“The Canada we know was not built by the politicians, soldiers and businessmen who populate our history books. Our country was built on the toil and sweat of people who cleared forests, tilled fields, built canals, railways and cities and laboured in our factories and resource industries. When we study the lives and experiences of these people, we rediscover our own roots”.
Unions have been fighting on behalf of Canadian workers since 1830. Our own Local has been operating since 1948. As Alberta began it’s rapid industrialization after World War II worker’s realized the need to be represented collectively in order to protect their trade and advance their voices on the job and in the community.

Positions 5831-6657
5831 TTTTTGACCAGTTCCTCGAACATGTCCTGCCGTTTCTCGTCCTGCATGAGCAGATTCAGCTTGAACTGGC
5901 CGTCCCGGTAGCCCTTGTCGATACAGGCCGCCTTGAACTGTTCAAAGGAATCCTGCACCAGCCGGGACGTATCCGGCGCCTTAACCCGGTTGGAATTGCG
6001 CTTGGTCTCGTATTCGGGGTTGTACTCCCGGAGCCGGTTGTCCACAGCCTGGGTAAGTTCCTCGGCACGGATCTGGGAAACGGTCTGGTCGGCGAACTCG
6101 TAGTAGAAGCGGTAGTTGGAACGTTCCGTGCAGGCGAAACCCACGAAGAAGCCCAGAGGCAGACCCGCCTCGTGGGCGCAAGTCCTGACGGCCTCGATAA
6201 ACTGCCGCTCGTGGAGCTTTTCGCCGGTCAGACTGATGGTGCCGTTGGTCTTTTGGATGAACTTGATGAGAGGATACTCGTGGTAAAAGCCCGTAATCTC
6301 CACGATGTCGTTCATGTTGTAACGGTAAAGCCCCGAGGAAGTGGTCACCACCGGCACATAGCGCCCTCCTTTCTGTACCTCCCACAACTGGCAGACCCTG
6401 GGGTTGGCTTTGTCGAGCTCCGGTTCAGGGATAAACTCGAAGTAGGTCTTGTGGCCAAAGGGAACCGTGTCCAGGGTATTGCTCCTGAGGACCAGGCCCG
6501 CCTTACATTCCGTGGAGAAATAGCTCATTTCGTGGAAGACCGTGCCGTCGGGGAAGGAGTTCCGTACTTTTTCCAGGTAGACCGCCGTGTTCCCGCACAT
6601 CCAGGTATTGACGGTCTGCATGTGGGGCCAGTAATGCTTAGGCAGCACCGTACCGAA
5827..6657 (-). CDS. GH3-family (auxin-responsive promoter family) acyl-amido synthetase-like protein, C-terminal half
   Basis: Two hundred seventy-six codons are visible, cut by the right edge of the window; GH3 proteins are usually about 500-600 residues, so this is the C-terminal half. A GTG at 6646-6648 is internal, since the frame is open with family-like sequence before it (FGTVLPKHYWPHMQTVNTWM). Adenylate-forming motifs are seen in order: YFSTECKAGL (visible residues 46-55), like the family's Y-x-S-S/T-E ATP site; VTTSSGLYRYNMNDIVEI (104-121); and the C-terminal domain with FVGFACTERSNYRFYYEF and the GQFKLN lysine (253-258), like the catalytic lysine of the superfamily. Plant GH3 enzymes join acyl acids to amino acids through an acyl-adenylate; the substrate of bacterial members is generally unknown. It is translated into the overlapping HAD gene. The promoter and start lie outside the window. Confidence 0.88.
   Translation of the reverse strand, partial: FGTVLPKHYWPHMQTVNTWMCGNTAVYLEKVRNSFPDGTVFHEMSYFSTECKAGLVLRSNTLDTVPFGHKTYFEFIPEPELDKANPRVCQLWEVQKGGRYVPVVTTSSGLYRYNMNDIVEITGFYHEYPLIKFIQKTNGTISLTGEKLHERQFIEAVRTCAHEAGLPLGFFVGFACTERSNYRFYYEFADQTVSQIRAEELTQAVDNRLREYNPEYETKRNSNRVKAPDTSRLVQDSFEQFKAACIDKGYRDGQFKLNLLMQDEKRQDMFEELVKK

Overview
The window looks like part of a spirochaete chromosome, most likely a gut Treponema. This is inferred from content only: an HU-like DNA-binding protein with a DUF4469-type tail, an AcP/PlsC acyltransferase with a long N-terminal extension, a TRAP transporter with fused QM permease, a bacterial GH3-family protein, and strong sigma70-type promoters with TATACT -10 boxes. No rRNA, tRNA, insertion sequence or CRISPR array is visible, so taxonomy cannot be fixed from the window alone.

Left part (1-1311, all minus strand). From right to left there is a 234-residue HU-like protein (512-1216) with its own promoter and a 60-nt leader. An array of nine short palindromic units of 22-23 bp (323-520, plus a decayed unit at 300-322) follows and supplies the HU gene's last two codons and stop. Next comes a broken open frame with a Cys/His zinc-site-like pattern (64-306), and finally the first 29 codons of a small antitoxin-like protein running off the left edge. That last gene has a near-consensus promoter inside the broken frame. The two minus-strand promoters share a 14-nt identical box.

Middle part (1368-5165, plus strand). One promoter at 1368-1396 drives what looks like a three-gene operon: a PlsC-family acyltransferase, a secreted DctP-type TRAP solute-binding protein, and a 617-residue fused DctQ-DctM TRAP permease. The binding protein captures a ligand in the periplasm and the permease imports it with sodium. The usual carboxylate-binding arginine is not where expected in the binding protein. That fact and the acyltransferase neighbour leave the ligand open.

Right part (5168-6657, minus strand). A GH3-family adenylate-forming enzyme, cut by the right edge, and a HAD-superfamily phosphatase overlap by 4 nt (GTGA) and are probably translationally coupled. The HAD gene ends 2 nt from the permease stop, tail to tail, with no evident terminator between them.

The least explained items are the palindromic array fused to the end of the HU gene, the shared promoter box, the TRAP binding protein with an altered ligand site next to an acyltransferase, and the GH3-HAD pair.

Founding members like Brothers Merrill Baker and Steve Senio were not handed a union but took it upon themselves to build one despite sometimes harsh opposition. The union was initially chartered by the Canadian Labour Congress (CLC) as Local 312. By 1949 members voted to join the International Association of Bridge, Structural, Ornamental and Reinforcing Iron Workers. Local 720 finally came into being when they were issued a charter on July 6, 1949.
Since then generations of Ironworkers have worked for and volunteered their time to create and maintain a strong union. We have come a long way since before the union existed in 1949 when the hourly rate was $1.37 per hour. But a union is a lot more the about wage increases. We have played a positive role in raising safety levels, benefits, providing apprenticeship training and respect for workers on the job.
The Iron Worker's Song
The Local 720 Ironworkers' song